Soaring energy prices causing homeowners to rethink
High energy prices were already a cause for concern for homeowners last year. The latest price increases are now likely to cause many to rethink their use of fossil fuels for heating. The current Real Estate Monitor from Credit Suisse shows how higher energy prices are impacting ancillary costs and the demand for energy renovations in the Swiss real estate market.
Energy prices continuing to rise
The sharp upward spikes in wholesale prices for fossil fuels and electricity are continuing to cause alarm. The price of natural gas in Europe has increased almost fivefold in the course of a year. Electricity supplies for the first quarter of 2023 will be around ten times more expensive than in fall 2021.
This trend is also affecting the prices paid by consumers, even if they are slightly lower in comparison. The average price for heating oil in the first eight months of 2022 was around 60% higher than in 2021. The price increase for gas was 43%. It was only for electricity that prices for consumers remained more or less stable, at only 3% higher this year than last.
However, this trend is growing. The Swiss federal electricity commission (ElCom) recently announced the new electricity tariffs for private households in 2023, which will see prices for consumers rise by an average of 27%. However, tariffs vary greatly from region to region and between suppliers. In some municipalities, electricity will cost twice or even four times as much next year; while in municipalities where electric power plants have their own non-fossil systems, the price of electricity will hardly change at all.
Higher ancillary costs – especially for fossil fuels
What does this mean for households? Credit Suisse analyses show the following results for an average Swiss household with 2.2 members and 99 m2 of living space: In the first analysis performed in spring 2022, the heating energy costs of households using fossil fuels to heat their home were around 38% higher than in 2021. Owing to the further increase in raw material prices, these households are now likely to incur ancillary costs that are 51% higher on average than in 2021 (as of August 2022).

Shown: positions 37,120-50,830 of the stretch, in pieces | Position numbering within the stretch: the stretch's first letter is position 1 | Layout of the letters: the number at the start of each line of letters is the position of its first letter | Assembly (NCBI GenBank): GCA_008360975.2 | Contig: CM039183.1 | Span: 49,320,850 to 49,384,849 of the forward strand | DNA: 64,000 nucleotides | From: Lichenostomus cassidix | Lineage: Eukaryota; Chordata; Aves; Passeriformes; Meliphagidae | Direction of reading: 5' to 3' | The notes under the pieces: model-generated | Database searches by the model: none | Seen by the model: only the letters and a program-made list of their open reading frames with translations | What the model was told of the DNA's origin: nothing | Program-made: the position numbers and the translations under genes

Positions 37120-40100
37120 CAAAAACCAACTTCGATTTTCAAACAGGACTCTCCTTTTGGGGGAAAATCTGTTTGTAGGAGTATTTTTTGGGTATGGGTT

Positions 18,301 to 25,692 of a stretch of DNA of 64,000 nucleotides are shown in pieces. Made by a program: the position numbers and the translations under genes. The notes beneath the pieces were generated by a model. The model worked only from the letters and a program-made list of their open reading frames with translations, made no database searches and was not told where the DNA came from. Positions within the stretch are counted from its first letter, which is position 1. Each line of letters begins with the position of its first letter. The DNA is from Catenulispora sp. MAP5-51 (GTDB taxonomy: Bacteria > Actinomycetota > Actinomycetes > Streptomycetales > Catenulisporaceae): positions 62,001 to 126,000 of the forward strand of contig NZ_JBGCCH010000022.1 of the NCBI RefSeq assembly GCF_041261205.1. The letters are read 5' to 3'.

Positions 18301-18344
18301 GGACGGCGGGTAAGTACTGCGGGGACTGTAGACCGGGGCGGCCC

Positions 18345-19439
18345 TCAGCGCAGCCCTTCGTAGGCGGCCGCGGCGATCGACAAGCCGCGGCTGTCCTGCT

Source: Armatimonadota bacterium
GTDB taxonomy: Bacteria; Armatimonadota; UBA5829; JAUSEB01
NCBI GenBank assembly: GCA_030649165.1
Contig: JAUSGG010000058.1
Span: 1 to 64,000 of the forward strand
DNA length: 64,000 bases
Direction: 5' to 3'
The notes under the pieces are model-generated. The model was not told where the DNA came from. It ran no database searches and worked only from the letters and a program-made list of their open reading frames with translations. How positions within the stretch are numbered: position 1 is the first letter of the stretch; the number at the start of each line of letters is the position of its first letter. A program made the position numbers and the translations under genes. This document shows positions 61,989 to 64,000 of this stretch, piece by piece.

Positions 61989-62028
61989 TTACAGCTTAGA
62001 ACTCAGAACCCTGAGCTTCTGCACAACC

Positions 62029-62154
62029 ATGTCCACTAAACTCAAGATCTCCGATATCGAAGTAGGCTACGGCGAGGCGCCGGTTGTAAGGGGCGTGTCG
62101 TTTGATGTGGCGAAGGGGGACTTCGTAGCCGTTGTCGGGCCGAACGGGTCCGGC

Cost benefits of alternative energies for homeowners
Households that are heated using electric heat pumps benefit from their high energy efficiency, paying 65% less for heating energy than households that use fossil fuels (as of August 2022). As regulated electricity prices have increased very little in the current year, the benefit in ancillary costs has become even greater compared to the previous year.
However, with the increase in consumer electricity prices now announced for 2023, the heating energy costs of heat pumps will also rise significantly. As a result, the advantage over fossil-powered heating systems is likely to decline slightly again to 54% – as long as the prices for gas and heating oil do not rise even further.
Avoid high energy prices with heat pumps and photovoltaic systems
Given that the cost calculations of non-fossil heating systems are clearly more advantageous, it's hardly surprising that the demand for heat pumps and solar systems has risen sharply. According to industry estimates, the number of heat pumps sold in Switzerland is set to rise to 40,000 units this year, which would be an increase of 19% on the previous year.
Growth in photovoltaics is likely to be even more pronounced, with a conservative estimate of 32%. The reasons for this are clear: Photovoltaic systems provide electricity for electromobility, while heat pumps help to safeguard supplies and protect against record-high electricity prices – not to mention that the cost of producing electricity using photovoltaics has fallen massively in recent years.
Rise in renovations and alterations among homeowners
In the last six months, the volume of applications for building conversions was 22% higher overall than the ten-year average. There are many reasons for this. Together with the run on heat pumps and solar installations, the demand for energy renovations has also increased, since taking suitable measures on the building envelope can make alternative heating systems more efficient.